Bicycling is increasing in the United States – the number of trips made by bicycle more than doubled from 1.7 billion trips in 2001 to 4 billion in 2009 (NHTS, 2009). With the increase in bicycling rates, there is a critical need for cycling infrastructure, which includes on and off road bicycle lanes and paths, separated lanes, improved intersection designs, pavement markings, bike boxes, two-stage turn boxes, and bicycle-specific traffic signals. These traffic signals, which have a red-yellow-green bicycle stencil display in the signal face, are used to implement leading intervals, to signalize bicycle-only approaches, and to separate conflicts between turning motorists and through cyclists (especially on two-way bicycling facilities). They are common tools in the European low-stress bicycling network, where cycling is popular.
Prior to December 2013 when FHWA issued Interim Approval 16 “Interim Approval for Optional Use of a Bicycle Signal Face” (IA-16), the use of bicycle-specific signals in the U.S. was limited. A research team led by this proposal’s PI, Monsere, published “Operational Guidance for BicycleSpecific Traffic Signals in the United States” for the Oregon DOT that included a review of the state of the practice for North American use of bicycle-specific traffic signals(Monsere et al, 2013). The review identified 86 intersections using 149 bicycle signal faces in the U.S. and Canada (34 intersections were in the U.S.). The research collected detailed information such as the presence and color of backplates, signal housing color, lens size, presence of visibility limiting lens or louvers, near-side or far-side placement, mounting height, phasing, restriction on vehicle movements, and supplemental signage. At the time of the review, only California allowed the use of a bicycle signal face in traffic signal displays. A few jurisdictions outside California had been using the Manual on Uniform Traffic Control Devices (MUTCD) experimental process to test bicycle signals such as Arlington, VA, Boulder, CO, and Chicago, IL. Following the approval of IA-16 (which cited the Oregon DOT research in its summary statement), the number of U.S. installations of bicycle-specific traffic signals has steadily increased. As stated in the RFP, over 40 state and local highway agencies have requested approval to install bicycle signal faces under IA-16. The Bicycle Technical Committee of the National Committee on Uniform Traffic Control Devices (NCUTCD) has been compiling a list of installations. The list has currently identified over 490 intersections in the U.S. (193 of them in New York City, NY) with bicycle signals.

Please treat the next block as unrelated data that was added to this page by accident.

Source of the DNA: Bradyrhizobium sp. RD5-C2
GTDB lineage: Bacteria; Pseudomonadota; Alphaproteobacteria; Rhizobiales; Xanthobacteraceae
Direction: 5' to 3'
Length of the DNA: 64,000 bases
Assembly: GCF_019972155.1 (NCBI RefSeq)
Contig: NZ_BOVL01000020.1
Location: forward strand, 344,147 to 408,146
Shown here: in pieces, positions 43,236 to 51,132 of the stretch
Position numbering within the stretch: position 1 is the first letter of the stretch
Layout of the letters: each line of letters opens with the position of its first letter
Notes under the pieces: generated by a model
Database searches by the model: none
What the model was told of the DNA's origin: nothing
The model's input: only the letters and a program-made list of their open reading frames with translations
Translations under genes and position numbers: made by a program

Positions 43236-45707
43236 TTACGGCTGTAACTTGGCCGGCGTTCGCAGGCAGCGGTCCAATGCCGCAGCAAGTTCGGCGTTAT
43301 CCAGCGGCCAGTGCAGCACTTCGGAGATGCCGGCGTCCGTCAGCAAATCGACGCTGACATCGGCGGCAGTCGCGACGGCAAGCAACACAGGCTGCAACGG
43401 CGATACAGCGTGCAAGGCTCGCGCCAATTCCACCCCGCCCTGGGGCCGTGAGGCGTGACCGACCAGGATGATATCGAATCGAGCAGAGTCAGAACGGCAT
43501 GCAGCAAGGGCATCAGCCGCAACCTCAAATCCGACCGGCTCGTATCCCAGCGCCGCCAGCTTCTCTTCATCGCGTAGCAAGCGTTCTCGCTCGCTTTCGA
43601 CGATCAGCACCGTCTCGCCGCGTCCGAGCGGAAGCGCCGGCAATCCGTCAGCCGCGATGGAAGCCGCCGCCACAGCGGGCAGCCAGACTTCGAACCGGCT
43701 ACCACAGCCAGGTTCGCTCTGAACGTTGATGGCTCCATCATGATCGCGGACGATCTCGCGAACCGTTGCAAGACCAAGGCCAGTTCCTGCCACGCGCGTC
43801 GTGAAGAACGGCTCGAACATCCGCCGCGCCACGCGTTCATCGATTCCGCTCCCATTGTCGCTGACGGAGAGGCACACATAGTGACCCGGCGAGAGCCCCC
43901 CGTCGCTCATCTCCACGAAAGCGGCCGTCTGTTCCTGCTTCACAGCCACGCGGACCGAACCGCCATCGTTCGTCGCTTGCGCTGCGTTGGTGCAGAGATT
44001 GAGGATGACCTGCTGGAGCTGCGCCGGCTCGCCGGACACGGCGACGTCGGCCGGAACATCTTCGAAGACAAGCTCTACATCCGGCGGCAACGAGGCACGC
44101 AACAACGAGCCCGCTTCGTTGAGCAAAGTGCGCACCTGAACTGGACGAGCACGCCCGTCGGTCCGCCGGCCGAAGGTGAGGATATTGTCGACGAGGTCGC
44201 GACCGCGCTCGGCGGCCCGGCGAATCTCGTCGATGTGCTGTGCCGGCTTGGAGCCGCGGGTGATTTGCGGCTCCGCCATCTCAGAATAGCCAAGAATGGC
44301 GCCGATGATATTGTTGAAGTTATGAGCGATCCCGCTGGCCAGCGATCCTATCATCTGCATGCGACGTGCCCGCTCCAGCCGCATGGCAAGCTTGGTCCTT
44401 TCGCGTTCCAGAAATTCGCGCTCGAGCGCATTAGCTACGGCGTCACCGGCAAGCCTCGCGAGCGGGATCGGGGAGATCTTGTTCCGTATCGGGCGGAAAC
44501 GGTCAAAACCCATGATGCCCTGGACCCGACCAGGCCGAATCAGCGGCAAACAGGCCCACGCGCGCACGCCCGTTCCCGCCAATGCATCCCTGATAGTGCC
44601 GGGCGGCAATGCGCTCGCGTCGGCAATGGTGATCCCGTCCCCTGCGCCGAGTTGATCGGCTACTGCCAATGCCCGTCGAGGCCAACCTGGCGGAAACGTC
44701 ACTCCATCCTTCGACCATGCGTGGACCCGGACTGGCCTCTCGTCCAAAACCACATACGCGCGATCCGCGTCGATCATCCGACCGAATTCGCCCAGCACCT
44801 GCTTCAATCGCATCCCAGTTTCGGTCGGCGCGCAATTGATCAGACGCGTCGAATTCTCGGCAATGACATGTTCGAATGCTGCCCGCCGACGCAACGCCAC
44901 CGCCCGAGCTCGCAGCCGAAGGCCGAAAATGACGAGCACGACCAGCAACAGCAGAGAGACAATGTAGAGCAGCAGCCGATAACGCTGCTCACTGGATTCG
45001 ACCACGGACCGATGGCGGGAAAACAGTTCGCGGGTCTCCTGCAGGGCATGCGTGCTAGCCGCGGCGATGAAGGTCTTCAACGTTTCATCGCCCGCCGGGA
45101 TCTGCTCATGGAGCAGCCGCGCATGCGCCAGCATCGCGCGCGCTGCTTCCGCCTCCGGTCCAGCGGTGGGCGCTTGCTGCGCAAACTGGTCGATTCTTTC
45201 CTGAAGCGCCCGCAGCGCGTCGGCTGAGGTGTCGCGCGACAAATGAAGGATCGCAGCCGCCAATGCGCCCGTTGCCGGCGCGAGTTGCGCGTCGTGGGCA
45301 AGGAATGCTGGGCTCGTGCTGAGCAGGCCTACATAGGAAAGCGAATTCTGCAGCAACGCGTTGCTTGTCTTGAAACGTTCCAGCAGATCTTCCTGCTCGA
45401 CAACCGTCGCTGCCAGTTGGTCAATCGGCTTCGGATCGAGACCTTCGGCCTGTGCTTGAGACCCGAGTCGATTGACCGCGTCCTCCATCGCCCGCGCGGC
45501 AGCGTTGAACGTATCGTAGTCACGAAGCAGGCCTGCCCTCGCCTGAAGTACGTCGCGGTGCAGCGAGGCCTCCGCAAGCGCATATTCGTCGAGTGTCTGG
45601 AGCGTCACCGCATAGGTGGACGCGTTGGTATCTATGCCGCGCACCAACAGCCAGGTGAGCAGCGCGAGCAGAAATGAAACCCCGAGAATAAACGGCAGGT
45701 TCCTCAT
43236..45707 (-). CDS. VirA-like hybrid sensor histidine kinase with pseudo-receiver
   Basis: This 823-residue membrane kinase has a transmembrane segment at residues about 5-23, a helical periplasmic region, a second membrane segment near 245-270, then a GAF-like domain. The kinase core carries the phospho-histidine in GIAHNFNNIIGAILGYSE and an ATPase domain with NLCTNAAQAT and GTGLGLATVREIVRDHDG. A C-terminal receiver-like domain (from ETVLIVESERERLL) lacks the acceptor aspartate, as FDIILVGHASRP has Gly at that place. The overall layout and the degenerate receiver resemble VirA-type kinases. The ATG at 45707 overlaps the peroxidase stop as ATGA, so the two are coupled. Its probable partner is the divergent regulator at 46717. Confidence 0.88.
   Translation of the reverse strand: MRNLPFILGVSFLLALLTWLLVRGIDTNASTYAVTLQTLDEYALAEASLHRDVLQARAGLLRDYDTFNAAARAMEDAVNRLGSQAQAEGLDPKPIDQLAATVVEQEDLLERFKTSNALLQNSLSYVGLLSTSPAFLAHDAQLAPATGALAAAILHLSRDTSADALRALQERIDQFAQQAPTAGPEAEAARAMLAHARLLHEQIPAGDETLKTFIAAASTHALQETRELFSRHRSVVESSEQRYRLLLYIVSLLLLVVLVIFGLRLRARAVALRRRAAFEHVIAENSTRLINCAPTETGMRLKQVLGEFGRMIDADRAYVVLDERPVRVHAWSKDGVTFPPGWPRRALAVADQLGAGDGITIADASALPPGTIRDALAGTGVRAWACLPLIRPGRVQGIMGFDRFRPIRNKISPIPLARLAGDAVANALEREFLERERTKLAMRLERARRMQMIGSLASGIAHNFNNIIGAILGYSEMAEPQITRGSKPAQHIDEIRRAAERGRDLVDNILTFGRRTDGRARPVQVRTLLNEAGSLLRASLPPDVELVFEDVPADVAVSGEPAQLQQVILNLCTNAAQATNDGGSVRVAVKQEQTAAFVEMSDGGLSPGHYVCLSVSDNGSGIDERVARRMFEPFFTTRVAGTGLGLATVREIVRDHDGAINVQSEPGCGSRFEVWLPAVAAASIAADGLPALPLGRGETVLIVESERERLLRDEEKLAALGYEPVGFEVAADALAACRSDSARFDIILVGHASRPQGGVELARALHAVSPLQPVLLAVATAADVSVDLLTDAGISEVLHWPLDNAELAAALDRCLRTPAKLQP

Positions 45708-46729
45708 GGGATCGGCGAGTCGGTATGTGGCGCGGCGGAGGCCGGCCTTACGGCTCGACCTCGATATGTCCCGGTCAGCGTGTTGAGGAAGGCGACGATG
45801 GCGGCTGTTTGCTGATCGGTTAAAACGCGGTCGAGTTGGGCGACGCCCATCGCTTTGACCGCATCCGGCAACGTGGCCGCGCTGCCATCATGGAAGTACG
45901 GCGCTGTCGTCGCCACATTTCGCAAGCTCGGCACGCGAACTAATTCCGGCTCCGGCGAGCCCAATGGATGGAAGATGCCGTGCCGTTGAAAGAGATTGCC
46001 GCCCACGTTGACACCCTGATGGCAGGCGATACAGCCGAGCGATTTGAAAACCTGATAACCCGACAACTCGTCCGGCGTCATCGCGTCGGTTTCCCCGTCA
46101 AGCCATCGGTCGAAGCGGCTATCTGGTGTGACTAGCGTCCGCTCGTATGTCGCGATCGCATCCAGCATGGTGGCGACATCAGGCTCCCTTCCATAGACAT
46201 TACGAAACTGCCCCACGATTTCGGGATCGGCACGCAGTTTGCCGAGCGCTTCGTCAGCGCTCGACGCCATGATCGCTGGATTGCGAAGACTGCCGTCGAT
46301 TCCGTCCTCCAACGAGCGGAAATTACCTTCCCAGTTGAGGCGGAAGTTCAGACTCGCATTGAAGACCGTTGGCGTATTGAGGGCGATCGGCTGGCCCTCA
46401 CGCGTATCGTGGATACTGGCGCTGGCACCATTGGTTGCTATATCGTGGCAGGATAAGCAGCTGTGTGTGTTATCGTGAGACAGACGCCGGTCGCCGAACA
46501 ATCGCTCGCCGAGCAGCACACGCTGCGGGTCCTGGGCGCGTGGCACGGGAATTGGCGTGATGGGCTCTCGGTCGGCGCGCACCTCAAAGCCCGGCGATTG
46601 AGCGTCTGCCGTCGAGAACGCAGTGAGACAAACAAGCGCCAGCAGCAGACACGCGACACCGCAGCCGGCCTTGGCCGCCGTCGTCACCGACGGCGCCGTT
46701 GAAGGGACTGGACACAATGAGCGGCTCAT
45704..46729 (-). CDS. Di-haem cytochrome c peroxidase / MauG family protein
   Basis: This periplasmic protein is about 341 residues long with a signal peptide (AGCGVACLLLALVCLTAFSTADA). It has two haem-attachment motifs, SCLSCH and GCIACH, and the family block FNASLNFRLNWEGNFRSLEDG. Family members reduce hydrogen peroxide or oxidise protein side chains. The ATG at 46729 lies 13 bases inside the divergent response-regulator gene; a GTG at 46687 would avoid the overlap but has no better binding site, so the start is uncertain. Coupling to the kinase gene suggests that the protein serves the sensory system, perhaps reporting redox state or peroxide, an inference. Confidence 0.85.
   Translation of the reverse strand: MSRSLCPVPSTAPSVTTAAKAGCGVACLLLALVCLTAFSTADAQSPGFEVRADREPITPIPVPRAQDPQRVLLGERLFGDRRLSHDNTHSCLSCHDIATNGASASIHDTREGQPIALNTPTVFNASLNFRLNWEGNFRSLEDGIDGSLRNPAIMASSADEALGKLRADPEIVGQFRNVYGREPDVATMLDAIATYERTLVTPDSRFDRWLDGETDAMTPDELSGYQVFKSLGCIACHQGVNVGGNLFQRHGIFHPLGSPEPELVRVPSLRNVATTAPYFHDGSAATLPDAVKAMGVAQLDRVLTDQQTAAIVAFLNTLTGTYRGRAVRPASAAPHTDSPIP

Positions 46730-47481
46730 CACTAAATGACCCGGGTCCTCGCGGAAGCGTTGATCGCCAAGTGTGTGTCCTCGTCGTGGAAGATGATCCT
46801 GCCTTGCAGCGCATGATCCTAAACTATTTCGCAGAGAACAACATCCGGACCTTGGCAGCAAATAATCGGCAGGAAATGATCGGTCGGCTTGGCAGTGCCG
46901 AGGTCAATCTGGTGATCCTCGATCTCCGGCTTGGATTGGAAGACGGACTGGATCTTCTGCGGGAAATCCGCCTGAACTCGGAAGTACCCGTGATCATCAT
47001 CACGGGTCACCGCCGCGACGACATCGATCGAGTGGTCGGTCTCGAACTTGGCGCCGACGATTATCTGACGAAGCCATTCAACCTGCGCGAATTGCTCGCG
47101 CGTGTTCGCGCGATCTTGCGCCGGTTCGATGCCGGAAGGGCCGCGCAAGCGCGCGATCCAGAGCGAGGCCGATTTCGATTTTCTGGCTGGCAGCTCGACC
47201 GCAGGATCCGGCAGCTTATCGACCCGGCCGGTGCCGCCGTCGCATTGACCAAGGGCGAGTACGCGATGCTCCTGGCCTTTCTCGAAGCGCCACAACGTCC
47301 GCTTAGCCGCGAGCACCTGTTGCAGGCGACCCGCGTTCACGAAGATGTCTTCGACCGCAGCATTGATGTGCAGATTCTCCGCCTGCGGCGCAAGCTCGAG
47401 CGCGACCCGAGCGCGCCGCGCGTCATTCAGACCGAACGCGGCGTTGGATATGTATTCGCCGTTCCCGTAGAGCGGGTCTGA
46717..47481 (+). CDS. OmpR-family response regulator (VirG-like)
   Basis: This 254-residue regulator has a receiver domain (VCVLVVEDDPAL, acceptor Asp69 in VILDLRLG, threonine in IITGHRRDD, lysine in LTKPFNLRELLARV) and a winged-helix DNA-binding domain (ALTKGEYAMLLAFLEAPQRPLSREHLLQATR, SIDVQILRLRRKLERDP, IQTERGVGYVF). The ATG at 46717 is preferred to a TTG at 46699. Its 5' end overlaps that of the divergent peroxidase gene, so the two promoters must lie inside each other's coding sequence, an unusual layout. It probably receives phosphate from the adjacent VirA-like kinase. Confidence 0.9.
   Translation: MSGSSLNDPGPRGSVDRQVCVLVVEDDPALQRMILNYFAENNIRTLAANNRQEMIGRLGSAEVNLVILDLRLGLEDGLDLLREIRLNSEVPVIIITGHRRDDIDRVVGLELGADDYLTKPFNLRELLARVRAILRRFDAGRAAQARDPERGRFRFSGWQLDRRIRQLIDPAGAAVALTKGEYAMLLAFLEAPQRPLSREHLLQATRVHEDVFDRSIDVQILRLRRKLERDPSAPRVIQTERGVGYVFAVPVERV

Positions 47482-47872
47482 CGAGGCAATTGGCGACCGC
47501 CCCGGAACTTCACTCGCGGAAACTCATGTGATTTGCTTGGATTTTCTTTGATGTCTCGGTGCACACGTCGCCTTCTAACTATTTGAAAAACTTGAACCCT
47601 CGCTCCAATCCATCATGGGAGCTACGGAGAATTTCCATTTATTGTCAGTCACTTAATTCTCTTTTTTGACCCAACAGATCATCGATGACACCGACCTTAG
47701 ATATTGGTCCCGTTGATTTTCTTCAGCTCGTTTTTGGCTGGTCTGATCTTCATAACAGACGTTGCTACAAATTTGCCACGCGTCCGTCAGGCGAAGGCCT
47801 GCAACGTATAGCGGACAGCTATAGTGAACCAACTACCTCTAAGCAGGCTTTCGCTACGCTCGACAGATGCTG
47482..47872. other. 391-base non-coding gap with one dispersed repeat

The motivation for this research – to develop a better understanding of how and when drivers of motor vehicles confuse bicycle signal faces with circular signal faces – has been a consideration for designers for some time. The guidance in the MUTCD (2009), IA-16, and NACTO’S Urban Bikeway Design Guide (2011) note that the placement of bicycle signal faces should maximize visibility for bicyclists and minimize visibility for drivers. The guidance suggests the use of visibility-limited bicycle signal faces when necessary and requires the use of the R10- 10b “Bike Signal” sign to enforce the signal face as bicycle-specific. Further, IA-16 requires that the bicycle signal face be “separated vertically or horizontally from the nearest motor vehicle traffic signal face for the same approach by at least 3 feet”.